Congratulations to Bob Thurber of North Attleboro MA, the recipient of the Penn Cove Literary Arts Award for October 2013.
by Bob Thurber
One hot, airless Saturday, just weeks after the one year anniversary of our mother’s death, I found my brother behind the garage, shirtless and wet, his feet tangled in the garden hose. He was oozing blood from a crosshatching of cuts and scratches covering his chest and forearms. Nearby, practically at his feet, was a silver-gray tabby licking itself beside a sopping wet towel. It was an adult cat, mangy and thin. My first thought was to just walk away. But I was already an accomplice; Dad had put me in charge of the little retard.
Though Andy couldn’t tie his own shoelaces, he’d somehow managed to bathe, shampoo, and double-knot a pink ribbon around the cat’s scrawny neck. He had already named the damn thing. Socks. Short for Socrates.
All he really needed me for was to paint iodine on his wounds, then march inside and ask the big question: “Hey Nora, can we keep an ugly stray Andy found?”
I didn’t have the heart to tell him he was bleeding for nothing.
Andy broke into stuttering: “She likes you ba-better. Sa-say you fa-found it.”
I was eighteen months older, but no less afraid of our new mother, a chunky Irish woman Dad had hired to help with laundry and ironing after Mom stopped getting out of bed.
I got Andy to stop picking at his wounds and listen while I rattled off ten good reasons why Nora would say no, and five reasons why Dad wouldn’t overrule her. But you can’t talk sense to a twelve-year-old. Especially one who had popped into life feet-first, a deadly shade of blue. Grandma said Andy’s umbilical cord had twisted around his neck, blocking oxygen flow to his brain. The right word was “delayed.” I’d gotten into fistfights with people calling him anything else.
My plan was don’t ask and don’t tell, and see how far that took us. Together we smuggled Socks into our room through a window. We fixed a box of sand for it to piss in. There were a couple close calls but we kept the animal hidden for weeks. We fed it tuna fish and table scraps. It stopped hissing at us and gradually put on weight.
My guess is Nora was snooping, not cleaning, the morning Socks surprised her. Her shriek woke me. I shot out of bed in time to see her use her broom like a hockey stick to swat Socks into a wall.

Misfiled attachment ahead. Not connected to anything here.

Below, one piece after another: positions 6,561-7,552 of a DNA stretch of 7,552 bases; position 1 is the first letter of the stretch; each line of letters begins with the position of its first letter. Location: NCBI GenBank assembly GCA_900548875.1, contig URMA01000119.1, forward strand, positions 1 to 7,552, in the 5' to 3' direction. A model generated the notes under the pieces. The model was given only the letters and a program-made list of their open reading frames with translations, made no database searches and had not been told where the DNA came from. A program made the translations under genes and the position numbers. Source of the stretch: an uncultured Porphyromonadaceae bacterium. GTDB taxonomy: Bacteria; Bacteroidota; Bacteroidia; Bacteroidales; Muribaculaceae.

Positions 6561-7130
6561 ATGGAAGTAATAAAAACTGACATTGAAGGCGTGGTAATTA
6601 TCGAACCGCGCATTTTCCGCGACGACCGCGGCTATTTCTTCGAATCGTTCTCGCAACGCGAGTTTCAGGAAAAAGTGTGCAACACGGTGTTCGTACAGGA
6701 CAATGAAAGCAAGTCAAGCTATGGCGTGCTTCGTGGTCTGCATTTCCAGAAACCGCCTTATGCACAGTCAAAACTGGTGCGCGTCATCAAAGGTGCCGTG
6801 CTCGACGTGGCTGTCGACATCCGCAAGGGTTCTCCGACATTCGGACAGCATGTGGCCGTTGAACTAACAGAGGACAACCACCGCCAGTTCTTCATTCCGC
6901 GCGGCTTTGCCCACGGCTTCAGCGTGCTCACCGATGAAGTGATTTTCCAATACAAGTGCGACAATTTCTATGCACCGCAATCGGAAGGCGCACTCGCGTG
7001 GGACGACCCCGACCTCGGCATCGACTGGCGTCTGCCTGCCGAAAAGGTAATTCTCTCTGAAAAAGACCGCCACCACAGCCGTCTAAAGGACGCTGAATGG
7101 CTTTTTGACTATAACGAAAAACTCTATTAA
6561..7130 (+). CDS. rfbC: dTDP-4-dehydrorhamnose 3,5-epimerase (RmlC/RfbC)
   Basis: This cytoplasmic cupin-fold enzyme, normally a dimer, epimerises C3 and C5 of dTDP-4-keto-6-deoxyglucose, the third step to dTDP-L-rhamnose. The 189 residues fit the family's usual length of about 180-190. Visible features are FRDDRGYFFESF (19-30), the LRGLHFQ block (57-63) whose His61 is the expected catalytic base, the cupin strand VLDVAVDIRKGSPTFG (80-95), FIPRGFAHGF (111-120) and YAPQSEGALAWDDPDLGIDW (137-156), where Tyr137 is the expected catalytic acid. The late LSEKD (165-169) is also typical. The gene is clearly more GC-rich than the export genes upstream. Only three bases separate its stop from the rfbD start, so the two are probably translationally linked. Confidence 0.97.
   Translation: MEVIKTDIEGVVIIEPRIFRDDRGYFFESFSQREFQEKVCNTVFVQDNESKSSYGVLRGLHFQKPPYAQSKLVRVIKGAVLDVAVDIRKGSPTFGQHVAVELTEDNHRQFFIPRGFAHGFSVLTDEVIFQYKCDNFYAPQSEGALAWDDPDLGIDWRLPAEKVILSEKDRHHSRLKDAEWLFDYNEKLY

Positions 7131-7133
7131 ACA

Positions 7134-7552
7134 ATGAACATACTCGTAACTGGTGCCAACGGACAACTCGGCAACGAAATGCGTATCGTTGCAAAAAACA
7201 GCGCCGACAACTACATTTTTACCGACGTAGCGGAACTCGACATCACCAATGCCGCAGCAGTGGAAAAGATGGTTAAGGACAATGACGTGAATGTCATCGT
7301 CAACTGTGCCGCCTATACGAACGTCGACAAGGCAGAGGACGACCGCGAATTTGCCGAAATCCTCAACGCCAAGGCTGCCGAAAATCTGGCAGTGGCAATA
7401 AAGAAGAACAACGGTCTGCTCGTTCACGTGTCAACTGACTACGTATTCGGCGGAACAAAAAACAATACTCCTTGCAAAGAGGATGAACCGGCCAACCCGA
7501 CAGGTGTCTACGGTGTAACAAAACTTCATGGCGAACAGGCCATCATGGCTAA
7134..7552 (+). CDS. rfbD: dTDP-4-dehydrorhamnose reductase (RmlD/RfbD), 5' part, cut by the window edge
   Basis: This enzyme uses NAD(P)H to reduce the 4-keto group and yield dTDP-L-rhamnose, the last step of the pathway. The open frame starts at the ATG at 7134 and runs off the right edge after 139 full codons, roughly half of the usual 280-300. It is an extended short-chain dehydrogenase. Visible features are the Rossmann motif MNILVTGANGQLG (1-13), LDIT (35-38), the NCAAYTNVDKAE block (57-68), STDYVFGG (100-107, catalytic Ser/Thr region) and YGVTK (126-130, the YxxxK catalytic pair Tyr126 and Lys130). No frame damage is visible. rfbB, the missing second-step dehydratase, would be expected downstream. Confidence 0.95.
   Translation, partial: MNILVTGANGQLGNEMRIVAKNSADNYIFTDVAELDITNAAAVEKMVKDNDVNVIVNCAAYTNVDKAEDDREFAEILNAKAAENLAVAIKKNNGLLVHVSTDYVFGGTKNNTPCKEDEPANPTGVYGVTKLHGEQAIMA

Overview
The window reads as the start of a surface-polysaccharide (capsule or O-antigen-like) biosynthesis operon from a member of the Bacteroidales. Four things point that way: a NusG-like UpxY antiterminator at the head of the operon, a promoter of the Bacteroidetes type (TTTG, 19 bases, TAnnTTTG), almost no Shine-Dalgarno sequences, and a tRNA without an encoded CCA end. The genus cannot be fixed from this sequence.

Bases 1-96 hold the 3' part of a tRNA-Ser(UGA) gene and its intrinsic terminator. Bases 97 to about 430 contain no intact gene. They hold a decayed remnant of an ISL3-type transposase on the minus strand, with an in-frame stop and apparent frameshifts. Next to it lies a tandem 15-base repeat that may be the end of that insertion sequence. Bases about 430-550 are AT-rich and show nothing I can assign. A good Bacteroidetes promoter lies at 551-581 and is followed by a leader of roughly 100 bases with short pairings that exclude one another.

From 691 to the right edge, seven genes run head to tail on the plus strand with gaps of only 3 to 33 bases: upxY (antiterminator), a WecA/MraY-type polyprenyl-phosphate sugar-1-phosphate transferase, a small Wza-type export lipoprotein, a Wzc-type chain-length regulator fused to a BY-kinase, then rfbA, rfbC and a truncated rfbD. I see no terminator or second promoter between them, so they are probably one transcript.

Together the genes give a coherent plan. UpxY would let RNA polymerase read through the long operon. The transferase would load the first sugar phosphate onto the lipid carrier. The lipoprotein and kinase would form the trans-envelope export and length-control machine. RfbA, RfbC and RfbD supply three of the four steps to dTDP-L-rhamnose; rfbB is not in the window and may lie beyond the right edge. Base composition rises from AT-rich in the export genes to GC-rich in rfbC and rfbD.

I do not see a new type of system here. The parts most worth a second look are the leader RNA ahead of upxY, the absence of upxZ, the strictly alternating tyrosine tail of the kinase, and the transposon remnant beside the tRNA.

Then Andy was screaming as loud as Nora. Dad stomped in. He cornered the cat and trapped it with a blanket. “Get a pillow case,” he said. “Hurry up.”
He stuffed Socks inside and twisted the top into a knot.
“Get in the car, both of you!”
Still in our pajamas, we drove the shaded back road down to the reservoir. Socks rode in the trunk. On the way Dad talked about rabies and fleas, and how he was going to teach us “proper procedure” so we’d know what to do if we came across another stray.
Near the water he added a few rocks to give the sack weight, but he must not have knotted it very well because seconds after it hit the water the pillowcase unraveled. As it sank, Socrates paddled toward the opposite shore.
“Look! He can swim,” Andy said.
I jabbed an elbow into his side, but it was too late. Dad had already turned to see the cat cutting the surface.
“Swims good,” I said.
“Like a rat,” my father said. He gripped the rail, poised like he was planning to jump in.
Andy whistled though his teeth. “This way, Socks. Turn around. We’re over here.”
Dad clamped his big hand on Andy’s shoulder, which put a cringe on my brother’s face. Though I don’t think the hand was meant for anything except to keep Andy from falling in.
The three of us crowded against the rail and watched Socks climb onto the opposite shore, , then leap-hop into the woods.
“Goodbye,” Andy said.
I thought about my father’s .22 in the trunk and how he could nail that cat running full tilt through heavy brush. Then I watched my father’s eyes to see if he was thinking that, too.
Andy kept waving a pathetic little baby wave, looking like he was about to burst into tears.
“It’s God’s cat, now,” Dad said, and started back toward the car.
“Goodbye Socks,” Andy said, still against the rail.
He didn’t look like he was going anyplace, so I stretched my neck and spit into the water to check the current. I leaned until I could see my face reflected in the water. I wondered how deep the pillowcase had sunk.
“Nora’s waiting,” our father said. Then he said, “Quit pressing against that rail before god takes you too.”
I stepped away but Andy stayed put. “We’re leaving, retard.”
While my head was turned the little brat sucker-punched me. My ear throbbed. I thought I’d been stung by a bee, then I figured it out. I swung at him and missed. He took off running, whimpering like a wounded hound.
“Where’s he going?” my father said. “Andy!” he called. “The car’s this way, son.” Then he shook his head at me. “Don’t stand there like an idiot. Grab him before he falls into a well and breaks an ankle.”
I tried to focus on which way he was pointing.
“Move your feet, boy. Last thing Nora needs is anything on crutches yelping to be soup fed.”
But I just stood there rubbing my ear and gazing at a wrinkle of sunlight playing on the water. Maybe it was my brother’s sucker-punch, or some small defect in me, or something to do with missing my mother so much, but for nearly a minute I couldn’t decide if the old man meant for me to bring back Andy, chase down the cat, or retrieve some part of something else that had somehow gotten away from him.